Casino Player

5 cognitive biases that affect casino players

What makes someone frantically put money back into a slot machine, endlessly bet the same number on roulette? When we play in the casino, cognitive biases affect our ability to reason rationally.

Cognitive bias is a form of thinking that affects our ability to reason logically or rationally. Each of us gives in to this kind of bias on a daily basis, most often unconsciously. Under stress or excitement, we tend to use lower level, an automatic thought process, which causes us to act irrationally. 

It might sound obvious, but it is important to understand that even when we are doing something we enjoy, like playing best casino games or playing the lottery, this cognitive bias is very present. 

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If in addition, you add the notion of stress to the notion of excitement, during a poker tournament or when you are close to the jackpot on a slot machine, this cognitive kiss is even more intense. This is also why we must always play with caution and not get too carried away.

The gamer fallacy

Also called bettor error, this cognitive bias consists in believing that an earlier event can influence the one after. If the roulette wheel lands on red five times in a row, we tend to think that it is more likely to land on black the next time. In reality, the draws being independent, the probability always remains the same: one in two chances. Likewise, a series of losses at the slot machine leads us to believe that the machine will eventually “return” the money, which causes us to keep betting.

The law of large numbers

Most people tend to think of large samples as more representative for calculating probabilities. When presented with a 100-card deck with 15 winning cards, the probability of drawing a winning card is 15% (15 divided by 100). Another 10-card set with two winning cards gives a 20% probability of winning (2 divided by 10), which is higher than the previous game. However, we tend to believe that we have a better chance of winning with them. 15 cards.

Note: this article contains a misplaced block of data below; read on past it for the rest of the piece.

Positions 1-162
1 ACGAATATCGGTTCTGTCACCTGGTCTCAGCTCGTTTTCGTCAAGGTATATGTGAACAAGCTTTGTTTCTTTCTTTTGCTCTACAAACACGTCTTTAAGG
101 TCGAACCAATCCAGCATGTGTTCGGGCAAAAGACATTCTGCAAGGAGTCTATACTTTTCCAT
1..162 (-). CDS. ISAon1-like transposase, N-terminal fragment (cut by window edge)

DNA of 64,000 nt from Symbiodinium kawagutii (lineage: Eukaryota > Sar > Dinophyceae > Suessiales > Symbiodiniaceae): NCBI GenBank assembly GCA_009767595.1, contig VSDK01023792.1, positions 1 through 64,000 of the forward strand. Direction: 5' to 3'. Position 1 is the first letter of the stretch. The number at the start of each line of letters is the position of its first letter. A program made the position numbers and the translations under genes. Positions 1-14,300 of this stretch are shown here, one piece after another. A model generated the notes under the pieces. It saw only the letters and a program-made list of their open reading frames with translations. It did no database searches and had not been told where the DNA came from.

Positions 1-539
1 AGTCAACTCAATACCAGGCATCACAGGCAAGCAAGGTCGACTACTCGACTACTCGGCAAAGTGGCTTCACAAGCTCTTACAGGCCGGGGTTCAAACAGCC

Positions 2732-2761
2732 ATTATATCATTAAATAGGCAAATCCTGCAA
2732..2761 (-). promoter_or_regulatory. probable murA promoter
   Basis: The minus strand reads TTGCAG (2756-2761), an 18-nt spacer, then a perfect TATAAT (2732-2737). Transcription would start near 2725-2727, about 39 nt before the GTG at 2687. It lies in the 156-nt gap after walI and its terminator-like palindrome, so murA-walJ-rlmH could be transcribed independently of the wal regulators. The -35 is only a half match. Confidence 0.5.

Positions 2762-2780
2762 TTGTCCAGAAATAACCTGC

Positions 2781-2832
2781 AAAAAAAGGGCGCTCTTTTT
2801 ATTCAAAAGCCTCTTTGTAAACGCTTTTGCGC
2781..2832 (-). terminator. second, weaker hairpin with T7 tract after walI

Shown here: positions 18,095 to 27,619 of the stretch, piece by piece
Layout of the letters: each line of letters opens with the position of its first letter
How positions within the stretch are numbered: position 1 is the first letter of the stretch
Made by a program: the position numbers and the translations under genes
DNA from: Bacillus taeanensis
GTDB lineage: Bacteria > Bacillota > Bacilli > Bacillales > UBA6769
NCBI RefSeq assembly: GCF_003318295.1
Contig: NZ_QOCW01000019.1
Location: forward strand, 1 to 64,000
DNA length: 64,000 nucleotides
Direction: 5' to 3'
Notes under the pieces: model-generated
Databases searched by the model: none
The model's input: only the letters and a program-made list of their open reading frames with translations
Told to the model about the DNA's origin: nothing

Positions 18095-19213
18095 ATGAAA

Overconfidence

Overconfidence is the tendency to overestimate one’s abilities. This bias has been demonstrated in various fields: more than half of people believe that they have above-average intelligence.

Overconfidence mainly concerns strategy games, where we tend to think we are more gifted than other players are which pushes us to take more risks. This belief is often combined with the resulting bias: if I won, it is not due to chance but because I am the best.

Availability bias

When we think of gambling or online casino games, we immediately imagine the coins dripping from the slot machine or the lotto winner screaming with joy upon discovering his winning grid. Over-publicized and promoted by the casinos themselves, these examples are meant to make these memories readily available to our brains.

So, when we are playing we remember those scenes that seem close to us even though the probability of winning is very low. This is mainly what attracts players to online casinos, this idea of ​​hitting the jackpot easily on one of the online games while it takes patience, practice, and a certain amount of money invested to get winnings on online casino games.

The illusion of control

The illusion of control is the tendency to believe that we have the power to control events that are beyond our control. Psychological studies have, for example, shown that players roll the dice slowly when they expect low numbers, and harder when they want high numbers. This illusion of control can be active, as in this example or in carrying a lucky item, or passive (“since I’m lucky today, I have to make bigger bets”).

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Casino players’ cognitive biases FAQs

A cognitive bias is an error in thinking that affects the decisions and judgments that people make. Research suggests that gamblers show a range of biases that contribute to the development and maintenance of pathological gambling.

Some of these biases include: Halo effect (just because that real estate agent was nice doesn’t mean it’s a good deal) Optimistic overconfidence (“I’ll be fine in the future, so I don’t need to save that much now.”) Confirmation bias (looking for information to confirm or validate unwise financial decisions)

Conclusion: The results suggest that instead of altering an important characteristic of self, gamblers instead reflect on the moment of a gambling episode that does not threaten, and in fact supports, their ability to find patterns in random events.

Recency bias is the tendency to place too much emphasis on experiences that are freshest in your memory—even if they are not the most relevant or reliable.

An illusion of control is said to occur when a person believes that he or she controls an outcome that is uncontrollable. Pathological gambling has often been related to an illusion of control, but the assessment of the illusion has generally used introspective methods in domain-specific (i.e., gambling) situations.

Pathological gambling, also known as compulsive gambling or disordered gambling, is a recognized mental disorder characterized by a pattern of continued gambling despite negative physical, psychological, and social consequences.

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